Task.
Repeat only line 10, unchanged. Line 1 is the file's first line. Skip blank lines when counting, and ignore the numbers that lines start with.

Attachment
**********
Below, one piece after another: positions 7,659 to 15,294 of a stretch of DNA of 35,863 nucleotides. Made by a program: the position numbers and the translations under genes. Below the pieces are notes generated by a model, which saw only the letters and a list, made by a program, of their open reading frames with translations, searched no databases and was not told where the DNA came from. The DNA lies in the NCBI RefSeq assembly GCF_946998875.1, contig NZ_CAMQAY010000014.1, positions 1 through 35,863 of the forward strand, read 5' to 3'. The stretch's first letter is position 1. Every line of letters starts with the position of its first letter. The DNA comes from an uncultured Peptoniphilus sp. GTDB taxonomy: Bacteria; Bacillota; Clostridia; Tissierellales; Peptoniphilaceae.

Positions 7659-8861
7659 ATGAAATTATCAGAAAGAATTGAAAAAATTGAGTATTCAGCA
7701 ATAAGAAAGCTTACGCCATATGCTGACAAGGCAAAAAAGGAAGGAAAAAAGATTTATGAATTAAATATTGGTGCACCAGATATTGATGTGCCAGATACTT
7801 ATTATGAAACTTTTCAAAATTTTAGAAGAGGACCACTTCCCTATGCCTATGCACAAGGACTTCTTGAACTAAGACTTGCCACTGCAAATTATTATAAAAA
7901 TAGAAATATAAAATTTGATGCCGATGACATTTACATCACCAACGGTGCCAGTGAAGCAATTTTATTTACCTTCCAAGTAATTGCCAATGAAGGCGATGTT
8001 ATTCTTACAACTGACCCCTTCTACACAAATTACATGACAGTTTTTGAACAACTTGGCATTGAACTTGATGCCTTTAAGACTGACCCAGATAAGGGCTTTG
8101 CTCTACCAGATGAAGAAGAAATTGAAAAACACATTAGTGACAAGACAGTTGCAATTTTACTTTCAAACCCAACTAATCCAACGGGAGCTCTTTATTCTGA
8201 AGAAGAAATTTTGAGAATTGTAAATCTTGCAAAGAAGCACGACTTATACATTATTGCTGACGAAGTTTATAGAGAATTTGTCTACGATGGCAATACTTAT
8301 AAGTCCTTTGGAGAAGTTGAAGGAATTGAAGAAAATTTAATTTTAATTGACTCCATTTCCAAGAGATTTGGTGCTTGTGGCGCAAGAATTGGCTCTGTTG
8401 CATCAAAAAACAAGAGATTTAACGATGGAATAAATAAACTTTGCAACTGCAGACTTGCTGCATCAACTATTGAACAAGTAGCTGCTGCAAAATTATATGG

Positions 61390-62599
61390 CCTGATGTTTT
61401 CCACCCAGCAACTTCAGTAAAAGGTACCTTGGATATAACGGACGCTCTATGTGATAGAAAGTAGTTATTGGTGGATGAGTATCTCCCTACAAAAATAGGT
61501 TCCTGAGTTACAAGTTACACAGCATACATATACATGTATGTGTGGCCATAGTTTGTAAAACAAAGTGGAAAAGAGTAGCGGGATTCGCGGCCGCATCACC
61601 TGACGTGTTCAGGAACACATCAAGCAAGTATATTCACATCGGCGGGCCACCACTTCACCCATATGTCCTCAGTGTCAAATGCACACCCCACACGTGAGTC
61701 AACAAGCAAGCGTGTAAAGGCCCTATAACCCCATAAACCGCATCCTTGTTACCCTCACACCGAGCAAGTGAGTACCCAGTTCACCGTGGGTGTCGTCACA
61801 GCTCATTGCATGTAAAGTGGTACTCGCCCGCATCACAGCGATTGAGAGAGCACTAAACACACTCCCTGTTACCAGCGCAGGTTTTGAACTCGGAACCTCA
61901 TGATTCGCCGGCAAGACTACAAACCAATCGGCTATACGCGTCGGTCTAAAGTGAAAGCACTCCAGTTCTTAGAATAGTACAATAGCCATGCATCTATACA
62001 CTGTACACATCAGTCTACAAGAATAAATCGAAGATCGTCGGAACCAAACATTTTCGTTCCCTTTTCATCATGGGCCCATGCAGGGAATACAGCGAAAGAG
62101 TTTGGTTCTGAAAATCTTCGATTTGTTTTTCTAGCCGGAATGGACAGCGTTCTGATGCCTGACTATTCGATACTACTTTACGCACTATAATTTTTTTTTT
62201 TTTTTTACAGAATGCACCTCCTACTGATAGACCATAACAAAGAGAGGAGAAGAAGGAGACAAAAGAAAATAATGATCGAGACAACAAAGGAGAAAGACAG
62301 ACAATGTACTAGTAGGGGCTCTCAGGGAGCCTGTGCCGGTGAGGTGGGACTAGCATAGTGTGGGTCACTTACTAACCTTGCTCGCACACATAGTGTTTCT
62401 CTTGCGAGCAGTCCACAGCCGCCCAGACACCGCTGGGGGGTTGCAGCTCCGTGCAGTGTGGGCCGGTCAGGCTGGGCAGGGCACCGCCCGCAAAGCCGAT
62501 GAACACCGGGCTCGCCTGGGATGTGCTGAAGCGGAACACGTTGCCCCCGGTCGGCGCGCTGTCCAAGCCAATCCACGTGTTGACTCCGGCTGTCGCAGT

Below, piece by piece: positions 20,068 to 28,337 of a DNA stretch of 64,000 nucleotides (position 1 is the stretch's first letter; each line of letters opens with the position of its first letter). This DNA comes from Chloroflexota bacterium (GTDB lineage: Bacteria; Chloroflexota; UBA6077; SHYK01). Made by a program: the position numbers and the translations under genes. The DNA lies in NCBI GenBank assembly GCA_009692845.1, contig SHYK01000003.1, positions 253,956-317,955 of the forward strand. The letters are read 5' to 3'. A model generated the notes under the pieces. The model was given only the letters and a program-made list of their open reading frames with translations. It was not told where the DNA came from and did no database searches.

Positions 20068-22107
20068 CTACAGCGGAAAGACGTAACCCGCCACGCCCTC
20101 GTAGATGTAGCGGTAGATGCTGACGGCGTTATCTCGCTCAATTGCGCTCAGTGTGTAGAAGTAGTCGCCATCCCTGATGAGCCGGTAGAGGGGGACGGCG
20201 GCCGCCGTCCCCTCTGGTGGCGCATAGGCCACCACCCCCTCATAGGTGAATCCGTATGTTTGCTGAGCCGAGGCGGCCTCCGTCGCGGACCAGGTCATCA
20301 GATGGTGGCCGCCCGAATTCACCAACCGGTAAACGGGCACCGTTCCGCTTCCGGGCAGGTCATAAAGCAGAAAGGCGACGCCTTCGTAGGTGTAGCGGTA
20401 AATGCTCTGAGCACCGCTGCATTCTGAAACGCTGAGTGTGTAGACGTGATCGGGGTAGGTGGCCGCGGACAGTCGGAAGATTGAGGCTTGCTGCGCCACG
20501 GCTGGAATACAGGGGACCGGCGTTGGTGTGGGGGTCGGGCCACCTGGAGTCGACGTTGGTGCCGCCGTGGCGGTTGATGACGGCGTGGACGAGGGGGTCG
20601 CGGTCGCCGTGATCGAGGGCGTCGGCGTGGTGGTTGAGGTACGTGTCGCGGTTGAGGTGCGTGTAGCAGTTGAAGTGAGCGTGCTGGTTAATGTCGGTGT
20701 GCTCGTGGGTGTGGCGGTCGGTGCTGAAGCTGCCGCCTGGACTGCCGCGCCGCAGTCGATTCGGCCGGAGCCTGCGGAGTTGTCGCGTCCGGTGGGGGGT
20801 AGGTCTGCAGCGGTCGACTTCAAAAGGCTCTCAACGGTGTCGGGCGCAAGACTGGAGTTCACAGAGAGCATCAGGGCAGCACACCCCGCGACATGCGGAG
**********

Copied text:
8301 AAGTCCTTTGGAGAAGTTGAAGGAATTGAAGAAAATTTAATTTTAATTGACTCCATTTCCAAGAGATTTGGTGCTTGTGGCGCAAGAATTGGCTCTGTTG